Monday, June 22, 2015

Wednesday, June 10, 2015

Libhub Initiative



The Libhub Initiative aims to raise the visibility of Libraries on the Web by actively exploring the promise of BIBFRAME and Linked Data. 

The objective of The Libhub Initiative is to publish BIBFRAME resources to the Web, cross-link resources which are common among libraries, and, through cross-linking improve the ability for people to discover these resources on the open Web. The goal is ultimately that users would then be able to click on appropriate resources and be taken back to the library’s catalog. 

Libraries and memory organizations have rich content and resources the Web can't see or use today -- effectively making them dark collections and invisible archives.


IMAGINE if libraries could represent themselves together in a way the Web could see and understand.

This unified voice and utility is among the core promises of BIBFRAME and the Linked Data in Libraries movement. 

[Source: Libhub]


BIBFRAME (Bibliographic Framework) is a data model for bibliographic description. BIBFRAME was designed to replace the MARC standards, and to use linked data principles to make bibliographic data more useful both within and outside the library community. 


For years I have been confronted by non-library people about the relevance of libraries and library catalog in particular in this digital era. I was asked - What is their usefulness when your huge library data cannot interact with the web? Now with Libhub, I hope to answer them in future .... .... {Salman Haider}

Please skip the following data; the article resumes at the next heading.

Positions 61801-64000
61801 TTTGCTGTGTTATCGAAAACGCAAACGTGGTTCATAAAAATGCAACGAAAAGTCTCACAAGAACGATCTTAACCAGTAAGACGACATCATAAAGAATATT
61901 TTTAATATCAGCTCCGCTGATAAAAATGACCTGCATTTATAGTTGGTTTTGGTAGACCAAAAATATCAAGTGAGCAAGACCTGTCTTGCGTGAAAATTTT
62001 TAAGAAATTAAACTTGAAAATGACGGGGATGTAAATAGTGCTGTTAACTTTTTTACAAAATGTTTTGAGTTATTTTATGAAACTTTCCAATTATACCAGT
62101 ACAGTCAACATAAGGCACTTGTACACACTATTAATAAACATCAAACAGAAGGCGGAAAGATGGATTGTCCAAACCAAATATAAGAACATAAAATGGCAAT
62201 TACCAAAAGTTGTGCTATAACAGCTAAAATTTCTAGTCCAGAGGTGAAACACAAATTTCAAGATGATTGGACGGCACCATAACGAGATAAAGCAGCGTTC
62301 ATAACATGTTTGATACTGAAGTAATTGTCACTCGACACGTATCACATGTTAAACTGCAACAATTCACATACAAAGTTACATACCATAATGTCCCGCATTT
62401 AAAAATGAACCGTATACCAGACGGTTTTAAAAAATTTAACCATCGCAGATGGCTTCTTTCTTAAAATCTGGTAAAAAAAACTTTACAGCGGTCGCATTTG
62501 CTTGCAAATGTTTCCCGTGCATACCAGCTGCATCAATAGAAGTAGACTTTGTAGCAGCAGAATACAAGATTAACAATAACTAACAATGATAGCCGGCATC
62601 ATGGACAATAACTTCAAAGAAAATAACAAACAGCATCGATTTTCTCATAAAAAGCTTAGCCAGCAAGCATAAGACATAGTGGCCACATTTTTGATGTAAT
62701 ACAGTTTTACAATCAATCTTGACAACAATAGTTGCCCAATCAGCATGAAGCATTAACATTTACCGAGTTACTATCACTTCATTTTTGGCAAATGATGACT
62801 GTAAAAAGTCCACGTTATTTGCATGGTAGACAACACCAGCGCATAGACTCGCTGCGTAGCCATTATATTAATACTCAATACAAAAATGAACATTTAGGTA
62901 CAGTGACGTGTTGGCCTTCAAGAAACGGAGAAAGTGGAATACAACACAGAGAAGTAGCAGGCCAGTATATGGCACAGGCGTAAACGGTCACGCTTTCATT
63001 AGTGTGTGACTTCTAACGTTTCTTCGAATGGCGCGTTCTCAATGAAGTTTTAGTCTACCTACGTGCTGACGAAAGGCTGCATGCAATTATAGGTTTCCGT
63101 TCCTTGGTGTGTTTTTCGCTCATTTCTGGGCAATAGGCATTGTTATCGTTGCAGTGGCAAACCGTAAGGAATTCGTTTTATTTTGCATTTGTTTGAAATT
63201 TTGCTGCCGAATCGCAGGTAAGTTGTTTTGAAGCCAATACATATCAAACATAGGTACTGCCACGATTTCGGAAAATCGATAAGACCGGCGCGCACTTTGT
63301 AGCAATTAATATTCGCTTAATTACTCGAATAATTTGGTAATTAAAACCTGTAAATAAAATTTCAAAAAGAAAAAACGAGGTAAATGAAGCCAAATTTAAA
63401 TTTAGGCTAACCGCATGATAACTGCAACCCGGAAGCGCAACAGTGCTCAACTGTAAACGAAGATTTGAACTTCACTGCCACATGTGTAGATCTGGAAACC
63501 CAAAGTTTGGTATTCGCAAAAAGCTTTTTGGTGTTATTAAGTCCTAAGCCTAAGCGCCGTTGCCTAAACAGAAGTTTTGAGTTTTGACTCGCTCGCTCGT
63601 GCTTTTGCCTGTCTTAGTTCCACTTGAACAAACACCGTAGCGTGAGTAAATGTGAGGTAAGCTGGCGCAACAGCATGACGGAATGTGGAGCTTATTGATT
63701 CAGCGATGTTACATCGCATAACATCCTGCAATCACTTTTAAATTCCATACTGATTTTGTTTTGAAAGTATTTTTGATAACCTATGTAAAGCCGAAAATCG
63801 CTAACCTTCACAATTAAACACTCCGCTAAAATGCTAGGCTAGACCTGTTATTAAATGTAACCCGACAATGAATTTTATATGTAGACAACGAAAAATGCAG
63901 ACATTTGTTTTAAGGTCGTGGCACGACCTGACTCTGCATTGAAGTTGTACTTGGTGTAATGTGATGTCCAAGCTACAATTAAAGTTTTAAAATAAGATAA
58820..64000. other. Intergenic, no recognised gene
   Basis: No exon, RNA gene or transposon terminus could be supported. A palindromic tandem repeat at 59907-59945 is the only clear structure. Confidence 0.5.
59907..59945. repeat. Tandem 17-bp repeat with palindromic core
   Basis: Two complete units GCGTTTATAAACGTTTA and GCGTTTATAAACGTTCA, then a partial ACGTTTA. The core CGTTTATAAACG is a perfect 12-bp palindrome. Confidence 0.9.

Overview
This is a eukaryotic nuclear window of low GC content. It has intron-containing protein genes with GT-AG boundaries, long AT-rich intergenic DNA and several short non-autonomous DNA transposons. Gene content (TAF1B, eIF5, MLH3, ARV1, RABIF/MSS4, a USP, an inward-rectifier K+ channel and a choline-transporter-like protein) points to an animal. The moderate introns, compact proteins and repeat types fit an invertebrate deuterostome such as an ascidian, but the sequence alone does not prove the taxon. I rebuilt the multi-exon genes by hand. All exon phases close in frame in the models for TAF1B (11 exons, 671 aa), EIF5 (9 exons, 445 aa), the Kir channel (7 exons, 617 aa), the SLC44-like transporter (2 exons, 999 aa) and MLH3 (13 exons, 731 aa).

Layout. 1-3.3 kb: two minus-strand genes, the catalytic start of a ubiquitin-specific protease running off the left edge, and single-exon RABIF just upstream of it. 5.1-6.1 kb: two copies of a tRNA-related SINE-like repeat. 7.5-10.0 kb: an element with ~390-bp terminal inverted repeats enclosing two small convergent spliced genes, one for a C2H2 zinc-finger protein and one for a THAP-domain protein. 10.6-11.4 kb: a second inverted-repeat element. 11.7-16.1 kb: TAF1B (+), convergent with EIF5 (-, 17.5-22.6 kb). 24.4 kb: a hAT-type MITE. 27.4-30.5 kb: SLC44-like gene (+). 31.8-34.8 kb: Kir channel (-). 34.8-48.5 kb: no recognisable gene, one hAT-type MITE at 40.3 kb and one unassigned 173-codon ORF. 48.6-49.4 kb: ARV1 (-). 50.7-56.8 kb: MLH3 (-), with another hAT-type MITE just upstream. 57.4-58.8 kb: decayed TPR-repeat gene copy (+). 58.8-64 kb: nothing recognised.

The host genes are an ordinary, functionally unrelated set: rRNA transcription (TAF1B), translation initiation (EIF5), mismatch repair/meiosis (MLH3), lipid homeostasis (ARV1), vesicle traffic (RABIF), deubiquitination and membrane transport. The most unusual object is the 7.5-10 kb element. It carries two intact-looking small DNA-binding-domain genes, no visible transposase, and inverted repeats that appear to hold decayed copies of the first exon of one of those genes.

Response by John Richardson, Vice-President, Library & Vendor Partnerships, Zepheira

Hello Salman:

Thank you for your support and we too in North America are struggling with the same perceptions about libraries and their relevance. That’s why we created the Libhub Initiative. 

We are appreciating your posts and ... ... ... 

Your question: I particularly wanted to know if the Library of Congress has implemented BIBFRAME through Libhub or Zepheira. I do not see my cataloged records in Library of Congress database searchable through the internet. What happened to the job Library of Congress contracted to Zepheira?

Answer: BIBFRAME (BF) is still evolving as a framework and several organizations including National Library of Medicine, George Washington University, University of California Davis and Zepheira along with LC are working on it - so it isn’t ready for production at this point. There is a good (and recent!) posting here on some of this work. 


A clarification on Libhub - this is a separate project that will take MARC records and transform them into BF resources and we then publish them to the Web. In essence, we are creating a “linking” network with this data. The LC database has not been converted into BF resources at present and I’m not certain what their status is on that. Our contract with LC has concluded with our deliverables of architecting the framework. LC has hired other teams to work on a BF editor, data conversion tools and other elements.